I’ve been using computers for a long time, since the early 80’s and I was an early adopter of the cell phone, when both phones and computers were in their own separate realms. When I made the move to smartphones, I always had a keyboard handy, and I never got the hang on texting using only the number pad – actually I loathed the idea. When the iPhones made their appearance I was skeptical of the on-screen keyboard, having experienced the horrible excuses for on-screen keyboards of the Palm Pilots and Windows CE devices. Apples’s execution was far better, but typing on a virtual keyboard was a tough transition for me. These days, I’ve gained a level of proficiency in tap typing, but if it wasn’t for the autocorrect I’d sound like an absolute imbecile. Sometimes though, I long for a nice physical keyboard to use on my iPhone4, and something that wasn’t a separate accessory that I had to pack and unpack. Lucky for me, I discovered Boxwave’s Keyboard Buddy Case.
Anyone who knows me or has followed some of my blog posts know that I’ve always felt the biggest lacking in the Apple IOS lineup is a good stylus or pen. Fortunately for Apple, there are ingenious companies like BoxWave and Wacom that have created styluses to offer the best pen-like experience to be had on an IOS or Android device. Today, I have in my possession BoxWave‘s latest offering, the BoxWave EverTouch Capacitive Stylus!
I have been an avid tablet and tablet pc user for many years. I’ve always enjoyed Pen computing, and even more-so pressure sensitive pen computing with a Wacom enabled device. For the uninitiated, a pressure sensitive pen is simply a stylus for a tablet or tablet-enabled laptop which can understand the various levels of pressure you exert on the pen tip. The experience offers a more real translation of real world hand writing and drawing onto the computer – a facet that doesn’t exist on the iPad or iPhone. Instead, you are left to finger paint your notes or drawings.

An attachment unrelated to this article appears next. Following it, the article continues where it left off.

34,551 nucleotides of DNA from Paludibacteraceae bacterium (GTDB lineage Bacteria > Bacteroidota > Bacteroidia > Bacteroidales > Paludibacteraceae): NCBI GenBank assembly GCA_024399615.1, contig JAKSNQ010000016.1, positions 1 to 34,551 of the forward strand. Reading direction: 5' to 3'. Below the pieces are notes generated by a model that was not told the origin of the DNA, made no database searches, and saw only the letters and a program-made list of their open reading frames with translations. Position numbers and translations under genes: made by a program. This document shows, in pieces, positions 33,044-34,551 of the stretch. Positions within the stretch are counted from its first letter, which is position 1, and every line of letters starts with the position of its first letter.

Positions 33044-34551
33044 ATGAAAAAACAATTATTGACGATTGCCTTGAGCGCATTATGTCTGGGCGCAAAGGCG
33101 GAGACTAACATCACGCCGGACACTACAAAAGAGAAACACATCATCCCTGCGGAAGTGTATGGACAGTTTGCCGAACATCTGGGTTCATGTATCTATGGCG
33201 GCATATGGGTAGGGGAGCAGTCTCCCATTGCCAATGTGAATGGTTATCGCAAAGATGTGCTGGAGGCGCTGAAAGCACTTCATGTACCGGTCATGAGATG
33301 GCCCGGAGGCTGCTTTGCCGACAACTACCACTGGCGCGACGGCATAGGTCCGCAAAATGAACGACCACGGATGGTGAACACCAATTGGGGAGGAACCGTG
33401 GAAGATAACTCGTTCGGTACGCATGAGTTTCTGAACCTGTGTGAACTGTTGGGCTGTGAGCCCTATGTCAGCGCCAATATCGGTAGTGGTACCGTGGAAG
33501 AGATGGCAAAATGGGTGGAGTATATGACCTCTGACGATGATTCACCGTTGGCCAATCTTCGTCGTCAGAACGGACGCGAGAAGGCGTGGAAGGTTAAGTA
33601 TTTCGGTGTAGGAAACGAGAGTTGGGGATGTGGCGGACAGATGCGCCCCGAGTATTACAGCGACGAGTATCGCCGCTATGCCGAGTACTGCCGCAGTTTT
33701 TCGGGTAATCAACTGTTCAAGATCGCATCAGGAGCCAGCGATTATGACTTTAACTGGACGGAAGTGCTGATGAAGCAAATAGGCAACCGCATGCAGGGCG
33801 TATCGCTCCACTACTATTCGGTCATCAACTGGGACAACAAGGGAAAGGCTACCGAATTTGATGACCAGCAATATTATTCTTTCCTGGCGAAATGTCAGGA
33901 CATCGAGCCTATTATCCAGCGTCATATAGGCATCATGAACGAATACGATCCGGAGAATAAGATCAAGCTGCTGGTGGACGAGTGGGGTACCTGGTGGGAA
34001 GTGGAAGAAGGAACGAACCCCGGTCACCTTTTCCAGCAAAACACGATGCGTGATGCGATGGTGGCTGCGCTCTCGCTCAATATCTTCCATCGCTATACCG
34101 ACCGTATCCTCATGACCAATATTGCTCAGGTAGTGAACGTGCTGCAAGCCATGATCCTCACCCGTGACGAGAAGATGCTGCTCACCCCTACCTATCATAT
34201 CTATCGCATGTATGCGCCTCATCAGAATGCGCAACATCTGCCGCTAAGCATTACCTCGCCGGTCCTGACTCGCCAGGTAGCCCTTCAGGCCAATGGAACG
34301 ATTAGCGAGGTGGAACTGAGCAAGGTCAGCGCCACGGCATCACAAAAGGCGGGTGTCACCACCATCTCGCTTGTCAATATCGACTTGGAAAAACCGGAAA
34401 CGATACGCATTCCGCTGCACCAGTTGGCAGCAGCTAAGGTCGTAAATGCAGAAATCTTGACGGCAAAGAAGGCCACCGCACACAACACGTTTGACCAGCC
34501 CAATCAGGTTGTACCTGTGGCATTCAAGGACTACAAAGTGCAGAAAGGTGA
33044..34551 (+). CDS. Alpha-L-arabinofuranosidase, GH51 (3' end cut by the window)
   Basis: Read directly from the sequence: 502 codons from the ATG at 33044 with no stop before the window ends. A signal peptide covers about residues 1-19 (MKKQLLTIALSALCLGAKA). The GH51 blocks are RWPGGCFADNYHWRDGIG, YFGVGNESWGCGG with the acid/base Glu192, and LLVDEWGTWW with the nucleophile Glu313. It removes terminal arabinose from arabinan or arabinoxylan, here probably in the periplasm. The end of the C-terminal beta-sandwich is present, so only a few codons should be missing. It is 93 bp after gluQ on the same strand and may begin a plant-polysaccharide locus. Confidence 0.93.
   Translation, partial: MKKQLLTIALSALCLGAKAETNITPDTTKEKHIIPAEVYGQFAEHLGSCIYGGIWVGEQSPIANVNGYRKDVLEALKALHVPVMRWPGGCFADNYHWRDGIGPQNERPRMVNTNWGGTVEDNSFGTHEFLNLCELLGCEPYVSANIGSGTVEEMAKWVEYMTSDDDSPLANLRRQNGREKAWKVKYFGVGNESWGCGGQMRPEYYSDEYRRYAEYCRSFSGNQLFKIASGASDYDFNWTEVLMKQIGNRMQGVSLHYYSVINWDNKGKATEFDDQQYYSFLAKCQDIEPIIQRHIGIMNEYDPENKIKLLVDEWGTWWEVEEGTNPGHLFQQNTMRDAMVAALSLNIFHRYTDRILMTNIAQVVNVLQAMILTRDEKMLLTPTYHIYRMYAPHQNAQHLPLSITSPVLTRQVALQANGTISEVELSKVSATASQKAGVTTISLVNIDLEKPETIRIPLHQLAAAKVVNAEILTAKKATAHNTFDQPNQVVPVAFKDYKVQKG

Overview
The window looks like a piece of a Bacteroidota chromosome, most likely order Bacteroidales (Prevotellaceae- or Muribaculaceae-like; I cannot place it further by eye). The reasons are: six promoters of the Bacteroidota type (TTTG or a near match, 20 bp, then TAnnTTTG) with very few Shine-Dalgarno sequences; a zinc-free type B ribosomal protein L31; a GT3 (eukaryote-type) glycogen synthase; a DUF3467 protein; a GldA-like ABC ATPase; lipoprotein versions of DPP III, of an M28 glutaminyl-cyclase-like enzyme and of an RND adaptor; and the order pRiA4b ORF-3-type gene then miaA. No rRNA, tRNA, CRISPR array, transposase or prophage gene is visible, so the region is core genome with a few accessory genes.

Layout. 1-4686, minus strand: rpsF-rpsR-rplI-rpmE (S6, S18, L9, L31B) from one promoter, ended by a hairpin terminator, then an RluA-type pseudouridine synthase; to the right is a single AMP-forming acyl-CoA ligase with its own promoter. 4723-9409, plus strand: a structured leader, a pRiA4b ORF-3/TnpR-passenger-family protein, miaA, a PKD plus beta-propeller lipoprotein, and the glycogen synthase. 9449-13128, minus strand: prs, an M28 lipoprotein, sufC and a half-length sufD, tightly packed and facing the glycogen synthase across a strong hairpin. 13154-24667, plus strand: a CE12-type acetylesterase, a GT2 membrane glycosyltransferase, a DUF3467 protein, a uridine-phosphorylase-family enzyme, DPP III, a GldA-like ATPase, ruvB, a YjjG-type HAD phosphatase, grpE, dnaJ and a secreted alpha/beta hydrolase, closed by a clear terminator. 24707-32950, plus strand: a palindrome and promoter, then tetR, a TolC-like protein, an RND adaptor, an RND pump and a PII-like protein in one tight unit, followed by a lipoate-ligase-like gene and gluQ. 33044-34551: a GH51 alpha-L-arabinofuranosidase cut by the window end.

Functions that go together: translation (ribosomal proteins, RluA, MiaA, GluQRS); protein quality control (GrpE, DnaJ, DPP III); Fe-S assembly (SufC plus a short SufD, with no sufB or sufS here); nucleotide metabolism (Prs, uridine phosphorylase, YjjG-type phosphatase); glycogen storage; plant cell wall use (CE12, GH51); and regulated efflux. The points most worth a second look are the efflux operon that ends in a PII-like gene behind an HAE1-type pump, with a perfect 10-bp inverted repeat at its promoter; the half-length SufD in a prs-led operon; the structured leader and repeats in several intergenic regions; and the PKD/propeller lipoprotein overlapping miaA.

Fortunately, Apple has a very dedicated group of third party peripheral manufacturers, one such company is Boxwave, who offers a solution to the no-pen dilemma. Boxwave’s offering is a sleek metal cylinder, about 3” long with a black rubbery collapsible nub for a tip. On the body is a nice metal clip, and at the other end is a loop with a special plastic pin that anchors neatly into the headphone jack on an iPad or iPhone; so the pen is harder to lose. In short, it looks and feels like a quality product.
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I tested the Boxwave on the following applications on my iPad and iPhone: Penultimate for notetaking, Sketchbook Pro for drawing, and Sprite Something for creating game graphics. As with any pen product for the iPhone or iPad, resting your hand on the screen (like a pad of paper) is a bad idea, the device doesn’t recognize a large hand print from a finger tip, so you end up smearing and multi-touching the screen unintentionally. It’s also important to understand that the accuracy of a finger isn’t very precise, which translates similarly over to any pen, including the Boxwave. Don’t expect pixel perfect precision. If you understand and accept these limitations, then the Boxwave performs admirably. Taking notes and drawing is far better with this pen than with my finger tip, making for a more natural experience. Unlike other pens, the Boxwave doesn’t require much pressure from the tip to register a touch, and works at an angle, thus allowing you to hold the pen in a more natural hand position; even if your hand must hover above the screen.
For $15-$20, it’s pretty pricey for a metal cylinder with a rubbery tip. But if you really desire the feel of a pen to enhance your use of your iPhone or iPad, then I have found no better choice than the Boxwave, and compared to other similar pens, like the Pogo, the Boxwave is a far better performer and value.
If you wish to purchase the one I bought, simply following this link. BoxWave Capacitive iPad Stylus (Metallic Silver)